The Desert Shrew

(Notiosorex crawfordi crawfordi)

by Jay Sharp

The desert shrew has a more narrow and elongated snout than a mouse.

The desert, or Crawford's gray, shrew belongs to the broadly distributed taxonomic family called "Soricidae," which includes some 250 species of shrews worldwide and more than 30 species in the United States and Canada.

Collectively, the desert shrew and its kindred species rank among the smallest and most biologically primitive of the placental mammals. (The placenta is the organ that joins mother and fetus during pregnancy.) The shrew burns energy at an extraordinary rate. Even when resting a typical shrew's heart rate may equal 1000 beats per minute, and its respiratory rate, 800 breaths per minute—parameters that approach the physiological limits for vertebrate systems. A shrew, which feeds primarily on insects, is a ravenous predator, sometimes consuming more than its own weight in food within 24 hours. Deprived of food, it may starve to death within a matter of hours.

Characteristics of the Desert Shrew

The desert shrew, specially adapted to an arid environment, is the smallest of the mammals of our Southwestern deserts. It is also one of the smallest homeotherms in the world. (A homeotherm is an animal, like a human, for instance, that maintains its body temperature within a narrow range, independent of the surrounding environment. By comparison, an endotherm is an animal, like a snake, that maintains its body temperature by absorbing heat from the surrounding environment.)

  • Appearance: Although the desert shrew looks something like a house mouse, it is only about a fourth the size. It has a more narrow and elongated snout. The desert shrew feeds primarily on insects, while the mouse consumes primarily plant material. The shrew has 28 teeth with sharp pincerlike incisors and single cusp molars that are suitable for catching and chewing its prey. The mouse has 16 teeth with incisors designed for gnawing on plant and other material. The shrew has five clawed digits on its feet, the mouse, four.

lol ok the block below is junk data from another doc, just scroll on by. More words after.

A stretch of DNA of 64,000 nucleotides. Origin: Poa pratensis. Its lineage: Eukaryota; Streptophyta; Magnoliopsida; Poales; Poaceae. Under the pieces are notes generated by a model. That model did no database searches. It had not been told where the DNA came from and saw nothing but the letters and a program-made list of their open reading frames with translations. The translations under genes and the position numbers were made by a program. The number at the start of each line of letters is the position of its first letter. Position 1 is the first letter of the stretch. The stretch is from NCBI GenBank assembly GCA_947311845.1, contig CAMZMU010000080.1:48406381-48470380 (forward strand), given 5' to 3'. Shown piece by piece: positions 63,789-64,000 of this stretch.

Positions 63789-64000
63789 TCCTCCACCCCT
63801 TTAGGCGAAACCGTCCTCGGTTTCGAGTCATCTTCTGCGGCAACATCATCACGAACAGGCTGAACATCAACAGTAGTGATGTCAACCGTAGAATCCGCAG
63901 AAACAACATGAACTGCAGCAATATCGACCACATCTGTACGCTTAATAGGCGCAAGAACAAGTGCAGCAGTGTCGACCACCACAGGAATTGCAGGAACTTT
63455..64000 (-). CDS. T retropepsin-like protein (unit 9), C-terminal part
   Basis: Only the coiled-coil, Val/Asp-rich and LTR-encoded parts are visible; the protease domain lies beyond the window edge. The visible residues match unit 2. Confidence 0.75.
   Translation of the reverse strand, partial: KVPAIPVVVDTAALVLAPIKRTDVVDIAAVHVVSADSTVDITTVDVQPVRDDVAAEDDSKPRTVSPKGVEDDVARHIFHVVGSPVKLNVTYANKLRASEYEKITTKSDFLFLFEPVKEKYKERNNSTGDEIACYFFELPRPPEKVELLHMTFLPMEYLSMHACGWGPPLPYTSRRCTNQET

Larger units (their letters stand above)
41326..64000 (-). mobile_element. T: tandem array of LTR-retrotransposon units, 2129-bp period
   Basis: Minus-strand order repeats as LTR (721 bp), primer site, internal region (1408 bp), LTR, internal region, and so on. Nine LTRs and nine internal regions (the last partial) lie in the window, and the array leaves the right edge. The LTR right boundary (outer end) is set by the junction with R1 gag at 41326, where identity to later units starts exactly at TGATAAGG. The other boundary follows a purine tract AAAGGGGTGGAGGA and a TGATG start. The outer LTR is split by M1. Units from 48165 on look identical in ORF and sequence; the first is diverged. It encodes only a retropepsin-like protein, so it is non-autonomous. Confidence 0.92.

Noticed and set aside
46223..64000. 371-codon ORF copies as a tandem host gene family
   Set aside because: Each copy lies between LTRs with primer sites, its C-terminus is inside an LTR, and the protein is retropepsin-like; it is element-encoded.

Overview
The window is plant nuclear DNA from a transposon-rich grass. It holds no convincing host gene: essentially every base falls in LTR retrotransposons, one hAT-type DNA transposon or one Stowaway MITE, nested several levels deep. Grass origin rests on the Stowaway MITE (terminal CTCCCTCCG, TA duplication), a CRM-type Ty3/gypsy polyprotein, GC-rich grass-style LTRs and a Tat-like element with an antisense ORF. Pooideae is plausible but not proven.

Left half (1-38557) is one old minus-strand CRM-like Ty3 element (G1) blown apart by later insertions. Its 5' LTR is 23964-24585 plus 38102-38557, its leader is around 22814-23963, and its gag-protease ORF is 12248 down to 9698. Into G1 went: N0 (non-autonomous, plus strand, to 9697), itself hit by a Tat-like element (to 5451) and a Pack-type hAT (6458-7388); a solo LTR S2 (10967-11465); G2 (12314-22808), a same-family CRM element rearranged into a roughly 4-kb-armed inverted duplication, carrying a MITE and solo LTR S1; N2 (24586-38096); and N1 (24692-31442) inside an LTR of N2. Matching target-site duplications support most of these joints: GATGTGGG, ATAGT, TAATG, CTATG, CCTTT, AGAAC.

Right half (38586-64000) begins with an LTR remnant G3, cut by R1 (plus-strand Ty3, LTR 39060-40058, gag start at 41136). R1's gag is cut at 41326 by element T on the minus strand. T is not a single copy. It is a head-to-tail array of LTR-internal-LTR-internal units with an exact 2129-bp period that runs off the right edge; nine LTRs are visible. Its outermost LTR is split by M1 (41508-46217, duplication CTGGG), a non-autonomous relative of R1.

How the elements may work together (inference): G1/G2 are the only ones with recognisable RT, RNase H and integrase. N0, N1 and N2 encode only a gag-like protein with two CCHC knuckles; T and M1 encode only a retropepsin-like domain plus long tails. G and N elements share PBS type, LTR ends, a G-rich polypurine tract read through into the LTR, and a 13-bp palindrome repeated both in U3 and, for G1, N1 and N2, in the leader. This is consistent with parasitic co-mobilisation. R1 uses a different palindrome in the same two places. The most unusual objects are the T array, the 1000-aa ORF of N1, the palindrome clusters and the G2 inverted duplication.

• Adult Size and Weight: An adult desert shrew measures an inch or two in length, with its tail accounting for half its length. It weighs about 0.1 to 0.2 ounces, approximately as much as a copper penny.
  • Coat and Color: The shrew, with a short dense coat, has a grayish brown back, sides and head, and it has a light gray belly, throat, legs and paws. Its tail is darker on top than on the bottom.
  • Head: In addition to its pointed snout, the desert shrew has tiny eyes and conspicuous rounded ears. It has long tactile bristles on its muzzle, giving it a means for feeling its way through passageways in total darkness.
  • Senses: Equipped only with poor vision, the animal relies, like a bat, on echolocation, emitting high pitches squeaks and interpreting the echoes to determine the direction and distance of objects such as potential prey. It also uses its highly developed senses of hearing and smell to locate and track down prey.
  • Communication: The desert shrew often leads a solitary, nocturnal existence, and its processes of communication with potential mates or adversaries are little understood. If threatened the animal, like other shrew species, emits a foul odor from musk glands on its hindquarters, presumably warning would-be predators that it is not a desirable meal. It may also use the glands to mark territory.
  • Desert Adaptations: As a species, the desert shrew has developed specialized behavioral and biological adaptations to life in an arid environment, oftentimes without a free source of water for prolonged periods. Their primary source of moisture is their food. They are idle during the heat of the day, saving energy and water. Biologically, the desert shrew has a lower metabolic rate than other shrews, reducing its water requirements, and it has highly efficient kidneys and a specially adapted respiratory system, which minimize its water losses.


Distribution and Habitat

The desert shrew ranges across much of the southwest quarter of the United States and the northernmost states of Mexico. Somewhat misnamed, it occupies a range of habitats well beyond desert basin scrubs and sand dunes, including various shrublands, prairie grasslands, streamside wetlands and mountain flank forestlands. In lower elevations, they may habitate in relatively humid locations such as in burrows or under rocks.